Ian Blackford MP (Scottish National Party) is the latest politician with a vested interest to whip up some anti-raptor rhetoric by accusing white-tailed eagles of “slaughtering” his lambs, emboldening those who have been calling for an eagle cull.
Blackford’s hysteria was published in the Sunday Times at the weekend, as follows:
With a wingspan of up to 2.5m, the majestic white-tailed eagle reintroduced to Britain from Norway is the country’s largest bird of prey.
But calls for a cull of the giant bird have grown after it was blamed for the deaths of lambs raised by Ian Blackford, the SNP Westminster leader.
Three of nearly 200 breeding pairs of the bird, also known as sea eagles, live near to the politician’s croft on the Isle of Skye, and are said to have killed up to ten of his 60 lambs in the past month.
It comes less than three years after a non-native mink killed his three-year-old ducks — named Mrs McGregor, Mrs Campbell, Mrs Morrison and Mrs McFarlane.
Last year conservationists failed in a bid to introduce 60 white-tailed eagles, likened to “flying barn doors”, to Norfolk after objections from landowners.
Blackford, who runs the smallholding with his wife, Anne, in the northwest of the island, watched from a distance recently during one of the attacks.
“Coming across a dead lamb slaughtered by an eagle it’s not a sight that you want to see. It’s an upsetting one,” he said.
“When all your efforts have gone into the lambing season, you take a pride in looking after your flock. To lose even a small number of lambs is soul destroying.”
Angus MacNeil, his neighbouring SNP MP in the Western Isles, favours a targeted cull of the eagles first reintroduced to Britain in the 1970s and again in the 1990s and early 2000s, with most in the Highlands.
Condemning “monoculture conservationists who cannot see beyond one species”, MacNeil said: “Sea eagles eat puffins and other small birds like Mars bars yet they’re heavily protected.
“A livestock law introduced last November says the owners of dogs that attack livestock can be fined £40,000 or sent to prison, but if you’re a conservationist protecting sea eagles who do the same, you’ll get a big desk in Edinburgh and a promotion.”
David Colthart, an Argyll hill farmer who represents National Farmers Union Scotland (NFUS) on a sea eagle stakeholder panel, suffered 135 unaccounted-for losses out of several hundred lambs last year.
There are four breeding pairs of sea eagles in his area and he says that lambs are an easy target for birds feeding their chicks.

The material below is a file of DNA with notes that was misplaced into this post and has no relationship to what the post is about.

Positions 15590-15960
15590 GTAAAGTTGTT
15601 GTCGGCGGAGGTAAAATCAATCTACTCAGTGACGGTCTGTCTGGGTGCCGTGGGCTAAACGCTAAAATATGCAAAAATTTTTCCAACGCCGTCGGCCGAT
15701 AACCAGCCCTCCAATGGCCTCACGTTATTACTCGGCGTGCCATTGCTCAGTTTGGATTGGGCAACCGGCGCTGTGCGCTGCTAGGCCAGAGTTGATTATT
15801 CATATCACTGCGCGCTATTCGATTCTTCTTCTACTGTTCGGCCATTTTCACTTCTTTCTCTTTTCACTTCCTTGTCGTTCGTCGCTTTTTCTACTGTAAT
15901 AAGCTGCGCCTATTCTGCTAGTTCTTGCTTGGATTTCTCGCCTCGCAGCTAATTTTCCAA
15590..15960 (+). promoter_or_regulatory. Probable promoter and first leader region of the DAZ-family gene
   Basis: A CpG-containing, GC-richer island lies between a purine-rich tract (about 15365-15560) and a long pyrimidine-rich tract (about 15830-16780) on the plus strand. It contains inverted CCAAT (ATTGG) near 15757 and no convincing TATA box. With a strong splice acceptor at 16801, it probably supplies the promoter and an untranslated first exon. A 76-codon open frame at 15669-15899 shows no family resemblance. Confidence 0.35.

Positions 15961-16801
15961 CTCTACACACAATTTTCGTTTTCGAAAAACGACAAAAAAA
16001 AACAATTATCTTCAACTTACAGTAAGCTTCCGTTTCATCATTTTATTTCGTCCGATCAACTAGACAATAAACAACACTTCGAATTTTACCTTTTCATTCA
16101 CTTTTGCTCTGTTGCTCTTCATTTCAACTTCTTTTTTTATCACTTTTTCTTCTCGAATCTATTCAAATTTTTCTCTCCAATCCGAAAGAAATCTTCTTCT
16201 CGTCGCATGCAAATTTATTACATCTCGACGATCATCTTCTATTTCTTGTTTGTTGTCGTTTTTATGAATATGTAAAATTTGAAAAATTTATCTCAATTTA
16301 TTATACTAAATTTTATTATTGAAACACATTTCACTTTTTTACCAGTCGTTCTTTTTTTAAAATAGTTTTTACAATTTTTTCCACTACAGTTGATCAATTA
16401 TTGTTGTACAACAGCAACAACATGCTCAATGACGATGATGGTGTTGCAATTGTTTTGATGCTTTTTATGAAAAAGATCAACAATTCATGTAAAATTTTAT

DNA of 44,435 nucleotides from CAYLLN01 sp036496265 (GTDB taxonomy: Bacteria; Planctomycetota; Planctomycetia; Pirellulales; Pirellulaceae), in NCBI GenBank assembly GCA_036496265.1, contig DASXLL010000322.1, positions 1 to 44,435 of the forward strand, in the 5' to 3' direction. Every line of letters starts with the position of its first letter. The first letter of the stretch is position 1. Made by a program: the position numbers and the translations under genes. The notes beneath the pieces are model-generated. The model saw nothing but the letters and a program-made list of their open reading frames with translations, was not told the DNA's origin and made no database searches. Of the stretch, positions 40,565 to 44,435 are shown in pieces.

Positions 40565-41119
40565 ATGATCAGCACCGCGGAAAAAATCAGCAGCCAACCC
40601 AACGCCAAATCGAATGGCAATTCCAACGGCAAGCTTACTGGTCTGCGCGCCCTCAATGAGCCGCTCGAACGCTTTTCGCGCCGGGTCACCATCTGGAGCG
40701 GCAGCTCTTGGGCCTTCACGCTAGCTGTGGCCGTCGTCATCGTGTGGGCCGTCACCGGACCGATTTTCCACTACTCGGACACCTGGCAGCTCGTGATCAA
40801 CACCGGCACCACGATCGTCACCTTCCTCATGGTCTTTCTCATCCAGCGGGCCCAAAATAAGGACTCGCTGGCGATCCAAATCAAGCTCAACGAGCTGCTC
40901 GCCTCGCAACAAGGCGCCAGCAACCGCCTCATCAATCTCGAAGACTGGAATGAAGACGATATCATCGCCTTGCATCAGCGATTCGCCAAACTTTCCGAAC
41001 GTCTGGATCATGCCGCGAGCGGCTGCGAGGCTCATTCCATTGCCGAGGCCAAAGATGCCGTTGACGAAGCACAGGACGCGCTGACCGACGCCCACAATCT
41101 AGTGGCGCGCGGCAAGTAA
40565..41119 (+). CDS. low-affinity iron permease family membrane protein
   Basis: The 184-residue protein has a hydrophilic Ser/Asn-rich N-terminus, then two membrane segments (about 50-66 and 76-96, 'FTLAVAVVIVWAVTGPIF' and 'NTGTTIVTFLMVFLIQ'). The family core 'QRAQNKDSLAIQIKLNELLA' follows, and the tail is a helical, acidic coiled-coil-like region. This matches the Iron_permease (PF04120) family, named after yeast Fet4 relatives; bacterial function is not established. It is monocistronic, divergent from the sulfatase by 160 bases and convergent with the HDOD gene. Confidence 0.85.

“Many farmers and crofters have found the sea eagle reintroduction very challenging,” he said.
NatureScot, the public body responsible for Scotland’s natural heritage, has no plans to allow the killing of the magnificent birds, which emit a yelping cry which is made up of 15-30 short “yaps”.
It said: “We understand the concerns of farmers and crofters, and continue to work closely with them, and a range of stakeholders at the local and national level, to offer management support . . . and to trial management techniques which can help reduce these negative impacts.”
Ross Greer, the Scottish Greens MSP, said the return of sea eagles had been “a great success story”, with efforts by the government and conservation charities to help farmers mitigate their impact.
“If we’re to combat the nature and climate emergencies, then sustainable agriculture and nature restoration must learn to work together,” he said.
Meanwhile, Benedict Macdonald, the conservationist and television wildlife director, has made more calls for lynxes to return to Scotland. In a new book, Macdonald argues that the species, last seen about 1,300 years ago, would bring ecological and financial benefits by controlling deer and foxes. He also defends wild boar as critical to woodland wildlife as nature’s oldest rotational farmers, churning soil and encouraging plant growth.
NFUS is opposed to the reintroduction of lynxes, which has been previously proposed unsuccessfully for Kielder, an English village three miles from the Scottish border. It says they have been responsible for thousands of sheep deaths in Norway. “The Norwegians told us that to reintroduce predators into our country would be an absolute catastrophe,” Colthart said.
I find it interesting that Blackford claimed ‘up to ten’ of his lambs had been ‘slaughtered’ by eagles – how many is ‘up to ten‘? Surely he can count? Or is it a case of him seeing a sea eagle consuming an already dead lamb and he’s assuming the eagle has killed it, rather than acknowledging that eagles will readily eat carrion?
If he’s quick, he can apply to join NatureScot’s Sea Eagle Management Scheme which offers support for adapting livestock management and for trialling prevention measures (see here). The closing date for support in 2023 is 31st July 2022.